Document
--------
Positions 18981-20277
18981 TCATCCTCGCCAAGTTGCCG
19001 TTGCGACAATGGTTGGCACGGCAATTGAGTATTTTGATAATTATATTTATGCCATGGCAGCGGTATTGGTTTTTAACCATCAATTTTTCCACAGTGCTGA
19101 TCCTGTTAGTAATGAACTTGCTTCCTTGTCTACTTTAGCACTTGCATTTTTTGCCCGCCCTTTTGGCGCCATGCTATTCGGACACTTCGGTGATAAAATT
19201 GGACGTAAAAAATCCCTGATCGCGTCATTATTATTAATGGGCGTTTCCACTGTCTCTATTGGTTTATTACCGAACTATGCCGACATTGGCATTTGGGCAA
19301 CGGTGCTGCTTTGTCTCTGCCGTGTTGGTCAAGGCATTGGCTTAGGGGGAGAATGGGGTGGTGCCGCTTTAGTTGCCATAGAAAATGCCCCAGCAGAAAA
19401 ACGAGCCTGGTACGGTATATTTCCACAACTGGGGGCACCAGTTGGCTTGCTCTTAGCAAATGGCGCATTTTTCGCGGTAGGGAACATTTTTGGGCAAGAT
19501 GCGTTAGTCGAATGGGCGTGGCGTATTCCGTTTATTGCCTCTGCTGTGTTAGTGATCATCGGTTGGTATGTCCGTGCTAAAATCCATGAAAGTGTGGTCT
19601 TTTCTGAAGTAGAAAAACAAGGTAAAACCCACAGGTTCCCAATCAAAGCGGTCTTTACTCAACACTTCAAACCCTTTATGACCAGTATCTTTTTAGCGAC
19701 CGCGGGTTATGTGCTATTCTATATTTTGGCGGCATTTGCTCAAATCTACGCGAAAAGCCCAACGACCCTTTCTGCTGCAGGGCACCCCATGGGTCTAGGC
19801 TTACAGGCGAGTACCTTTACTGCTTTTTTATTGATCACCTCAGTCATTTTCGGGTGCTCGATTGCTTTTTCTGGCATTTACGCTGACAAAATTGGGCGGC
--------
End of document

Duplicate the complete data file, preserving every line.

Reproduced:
Positions 18981-20277
18981 TCATCCTCGCCAAGTTGCCG
19001 TTGCGACAATGGTTGGCACGGCAATTGAGTATTTTGATAATTATATTTATGCCATGGCAGCGGTATTGGTTTTTAACCATCAATTTTTCCACAGTGCTGA
19101 TCCTGTTAGTAATGAACTTGCTTCCTTGTCTACTTTAGCACTTGCATTTTTTGCCCGCCCTTTTGGCGCCATGCTATTCGGACACTTCGGTGATAAAATT
19201 GGACGTAAAAAATCCCTGATCGCGTCATTATTATTAATGGGCGTTTCCACTGTCTCTATTGGTTTATTACCGAACTATGCCGACATTGGCATTTGGGCAA
19301 CGGTGCTGCTTTGTCTCTGCCGTGTTGGTCAAGGCATTGGCTTAGGGGGAGAATGGGGTGGTGCCGCTTTAGTTGCCATAGAAAATGCCCCAGCAGAAAA
19401 ACGAGCCTGGTACGGTATATTTCCACAACTGGGGGCACCAGTTGGCTTGCTCTTAGCAAATGGCGCATTTTTCGCGGTAGGGAACATTTTTGGGCAAGAT
19501 GCGTTAGTCGAATGGGCGTGGCGTATTCCGTTTATTGCCTCTGCTGTGTTAGTGATCATCGGTTGGTATGTCCGTGCTAAAATCCATGAAAGTGTGGTCT
19601 TTTCTGAAGTAGAAAAACAAGGTAAAACCCACAGGTTCCCAATCAAAGCGGTCTTTACTCAACACTTCAAACCCTTTATGACCAGTATCTTTTTAGCGAC
19701 CGCGGGTTATGTGCTATTCTATATTTTGGCGGCATTTGCTCAAATCTACGCGAAAAGCCCAACGACCCTTTCTGCTGCAGGGCACCCCATGGGTCTAGGC
19801 TTACAGGCGAGTACCTTTACTGCTTTTTTATTGATCACCTCAGTCATTTTCGGGTGCTCGATTGCTTTTTCTGGCATTTACGCTGACAAAATTGGGCGGC